Since this is, when you get down to it, a blog, and I am, when you come around to digging it, a blogger, I will now do a bloggy (or bloggish) thing and tell you what I’ve been listening to this past month.
Starting with the most recent, I picked up Roxy Music’s second album ‘For Your Pleasure’ last week. This was the last one with Brian Eno and it is appropriately weird, dense and seductive. Bryan Ferry makes sounding like Dracula a virtue, or makes it work at any rate, and his lyrics are funny as hell. Also grabbed at fervently by me was the Clash live album ‘From Here to Eternity’; I’d already heard their cover of 'I fought the law' off this, but none of the others. As expected, it was a riot. No punk vocalist has ever sounded more urgent than Joe Strummer, and Mick Jones is a perfect foil. Fans of unusual liner notes (an admittedly small sub-section of the music buying public) may enjoy this one - instead of some critic attempting to place The Clash and their music in a sociological context, we get quotes from the actual fans who attended these incendiary shows. Read them, hear the songs, and it’ll be difficult to not wish you were there.
Courtesy of Penfold, was turned onto this amazing Danish band called The Ravonettes via their 2007 album ‘Lust Lust Lust’. They have apparently been making melodic buzzing noises in indie circles for some time now, and while their antecedents are clear, it’s somehow comforting to know that there are still bands out there willing to play the sort of dreamy fuzzy pop that seemingly died out in the mid ‘90s. My Bloody Valentine and Jesus & Mary Chain are likely influences, maybe the Vaselines too. Where The Ravonettes differ from these bands is their unwillingness to bury the melody beneath layers of guitar noise – their distortions are more pleasant than abrasive. Pedantic shoe-gaze purists notwithstanding, this is not a negative, and their album should work for those who like their rock buzzy and laid-back and melodic.
It’s been a slow month for new singles. I’ve grown very partial to a John Mellencamp song called ‘Worn out nervous condition’. I should warn you though - besides a lovely seductive vocal by the Artist Formerly Known As Cougar, it isn’t really what you’d call remarkable. Maybe that’s the secret to its listenability – no hook that becomes a focal point, no corker of a line that distracts from all the others. Also, for no particular reason besides the fact that I heard it recently, please get hold of Cat Power’s revelation of a Dylan cover, ‘Stuck inside of Mobile with the Memphis blues again’. It’s on the ‘I’m Not There’ OST and she’s the only artiste on it who covers Dylan in a manner which could be called sexy (hear the way she says “…you’re just like me, I hope you’re satisfied”, it’ll make you smile out loud). The album is also top-drawer by the way.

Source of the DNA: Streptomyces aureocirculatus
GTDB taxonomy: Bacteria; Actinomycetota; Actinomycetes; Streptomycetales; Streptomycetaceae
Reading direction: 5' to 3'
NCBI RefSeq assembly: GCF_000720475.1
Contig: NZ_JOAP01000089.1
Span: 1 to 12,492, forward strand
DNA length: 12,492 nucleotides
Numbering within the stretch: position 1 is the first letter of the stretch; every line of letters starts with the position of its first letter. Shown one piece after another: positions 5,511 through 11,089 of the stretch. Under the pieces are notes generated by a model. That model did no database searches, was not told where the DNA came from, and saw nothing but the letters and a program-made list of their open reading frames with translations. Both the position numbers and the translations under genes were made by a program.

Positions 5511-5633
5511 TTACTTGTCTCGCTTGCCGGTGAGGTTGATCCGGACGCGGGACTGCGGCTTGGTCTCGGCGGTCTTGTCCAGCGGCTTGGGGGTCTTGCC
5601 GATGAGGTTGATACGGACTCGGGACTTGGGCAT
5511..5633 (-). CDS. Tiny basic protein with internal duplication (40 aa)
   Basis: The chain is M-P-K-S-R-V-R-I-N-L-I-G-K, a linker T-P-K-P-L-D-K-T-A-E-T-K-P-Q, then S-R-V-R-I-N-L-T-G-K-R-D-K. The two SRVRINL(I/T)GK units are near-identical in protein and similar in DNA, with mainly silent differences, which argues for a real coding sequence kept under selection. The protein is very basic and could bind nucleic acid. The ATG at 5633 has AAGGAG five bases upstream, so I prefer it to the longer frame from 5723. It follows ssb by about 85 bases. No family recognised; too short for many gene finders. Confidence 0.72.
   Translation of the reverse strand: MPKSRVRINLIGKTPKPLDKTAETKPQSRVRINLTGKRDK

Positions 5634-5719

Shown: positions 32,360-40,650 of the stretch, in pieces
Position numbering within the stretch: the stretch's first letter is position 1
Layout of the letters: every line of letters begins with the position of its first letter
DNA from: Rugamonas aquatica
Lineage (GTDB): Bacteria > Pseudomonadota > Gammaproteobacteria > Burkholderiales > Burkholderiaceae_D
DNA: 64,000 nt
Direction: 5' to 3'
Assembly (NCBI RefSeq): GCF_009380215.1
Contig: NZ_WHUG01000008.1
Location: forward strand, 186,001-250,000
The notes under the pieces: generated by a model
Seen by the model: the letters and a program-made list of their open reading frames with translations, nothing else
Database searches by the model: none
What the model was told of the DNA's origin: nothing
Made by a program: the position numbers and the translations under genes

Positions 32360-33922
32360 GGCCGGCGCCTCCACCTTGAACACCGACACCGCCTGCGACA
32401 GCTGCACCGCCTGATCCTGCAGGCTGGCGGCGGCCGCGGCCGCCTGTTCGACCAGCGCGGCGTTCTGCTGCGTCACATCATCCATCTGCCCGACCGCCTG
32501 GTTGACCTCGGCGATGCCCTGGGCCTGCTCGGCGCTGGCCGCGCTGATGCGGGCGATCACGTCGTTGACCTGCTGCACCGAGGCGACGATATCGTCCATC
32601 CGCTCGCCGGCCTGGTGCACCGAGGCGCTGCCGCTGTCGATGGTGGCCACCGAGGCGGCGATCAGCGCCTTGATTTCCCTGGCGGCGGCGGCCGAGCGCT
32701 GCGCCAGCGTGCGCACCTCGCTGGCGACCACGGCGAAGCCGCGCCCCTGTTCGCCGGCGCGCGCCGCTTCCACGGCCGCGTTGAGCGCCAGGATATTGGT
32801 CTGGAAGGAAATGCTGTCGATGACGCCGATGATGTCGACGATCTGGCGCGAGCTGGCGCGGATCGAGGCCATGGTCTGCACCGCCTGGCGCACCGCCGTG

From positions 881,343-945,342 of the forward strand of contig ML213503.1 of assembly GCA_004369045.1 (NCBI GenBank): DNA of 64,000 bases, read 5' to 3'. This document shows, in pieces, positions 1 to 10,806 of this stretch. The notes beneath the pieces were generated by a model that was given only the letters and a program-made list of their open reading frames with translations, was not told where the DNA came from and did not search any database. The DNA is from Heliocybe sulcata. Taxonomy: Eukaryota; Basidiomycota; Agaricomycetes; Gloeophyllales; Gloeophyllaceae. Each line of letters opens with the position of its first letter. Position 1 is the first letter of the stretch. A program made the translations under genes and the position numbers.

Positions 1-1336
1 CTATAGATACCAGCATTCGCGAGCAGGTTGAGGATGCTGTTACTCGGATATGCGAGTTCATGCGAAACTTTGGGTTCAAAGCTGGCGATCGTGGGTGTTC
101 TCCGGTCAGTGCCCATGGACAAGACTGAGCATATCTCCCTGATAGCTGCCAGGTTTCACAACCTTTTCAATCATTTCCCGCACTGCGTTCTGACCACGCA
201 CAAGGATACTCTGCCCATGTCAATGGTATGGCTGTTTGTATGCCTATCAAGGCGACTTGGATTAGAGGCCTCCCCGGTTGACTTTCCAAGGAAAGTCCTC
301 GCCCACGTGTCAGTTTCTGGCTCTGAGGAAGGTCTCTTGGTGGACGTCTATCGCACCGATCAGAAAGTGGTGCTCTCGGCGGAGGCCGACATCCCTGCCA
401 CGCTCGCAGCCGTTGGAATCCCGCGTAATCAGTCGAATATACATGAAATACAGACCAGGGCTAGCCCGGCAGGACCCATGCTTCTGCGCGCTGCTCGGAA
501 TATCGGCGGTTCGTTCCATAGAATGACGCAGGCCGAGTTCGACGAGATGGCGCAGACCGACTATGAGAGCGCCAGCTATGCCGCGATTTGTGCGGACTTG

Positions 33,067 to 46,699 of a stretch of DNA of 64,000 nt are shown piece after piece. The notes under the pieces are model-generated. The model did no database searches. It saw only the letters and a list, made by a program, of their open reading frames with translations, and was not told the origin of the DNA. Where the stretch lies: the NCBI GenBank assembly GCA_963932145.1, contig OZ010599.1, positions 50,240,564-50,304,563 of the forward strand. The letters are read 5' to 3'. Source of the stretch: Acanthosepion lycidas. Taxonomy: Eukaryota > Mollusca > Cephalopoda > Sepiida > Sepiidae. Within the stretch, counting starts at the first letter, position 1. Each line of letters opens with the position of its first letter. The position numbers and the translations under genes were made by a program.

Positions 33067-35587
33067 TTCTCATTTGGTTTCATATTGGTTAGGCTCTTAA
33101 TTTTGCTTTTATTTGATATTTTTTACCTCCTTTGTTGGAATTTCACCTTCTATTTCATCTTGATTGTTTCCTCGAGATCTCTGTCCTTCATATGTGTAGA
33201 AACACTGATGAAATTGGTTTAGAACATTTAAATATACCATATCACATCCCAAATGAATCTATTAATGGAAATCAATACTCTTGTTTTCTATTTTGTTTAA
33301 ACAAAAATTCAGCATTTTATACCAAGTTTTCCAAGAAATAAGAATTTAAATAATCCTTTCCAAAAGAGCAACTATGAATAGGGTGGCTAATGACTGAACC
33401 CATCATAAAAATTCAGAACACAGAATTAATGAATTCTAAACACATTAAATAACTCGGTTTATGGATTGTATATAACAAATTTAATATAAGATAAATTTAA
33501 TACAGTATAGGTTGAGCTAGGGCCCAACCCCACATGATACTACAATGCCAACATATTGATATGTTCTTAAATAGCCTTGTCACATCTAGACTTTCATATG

What else…yes, finally bought ‘OK Computer’. Its absence was getting a bit too tough to explain to my conscience and besides, I love Radiohead’s second, ‘The Bends’. I’ve heard it only once till now, so it may be a bit premature to say this , but my feeling is that even though ‘OK Computer’ hangs together better conceptually and has undeniable greatness and importance running through its veins, it lacks some of that verge-of-conquest freshness that characterised ‘The Bends’. Anyway, one hearing isn’t enough for this one. Ditto for ‘Trout Mask Replica’, Captain Beefheart’s 1969 cult classic. I don’t know whether I’ll ever know quite what to write about that one (Sample lyric: "Fast and bulbous...that's right, the mascara snake, fast and bulbous...also a tin teardrop...bulbous also tapered...that's right")
Finally, to round things off…
In my dashboard: Aerosmith, ‘Get Your Wings’
In my Discman: The Byrds, ‘Sweetheart of the Rodeo’
In my to-buy shortlist: Mark Knofler’s new one ‘Get Lucky’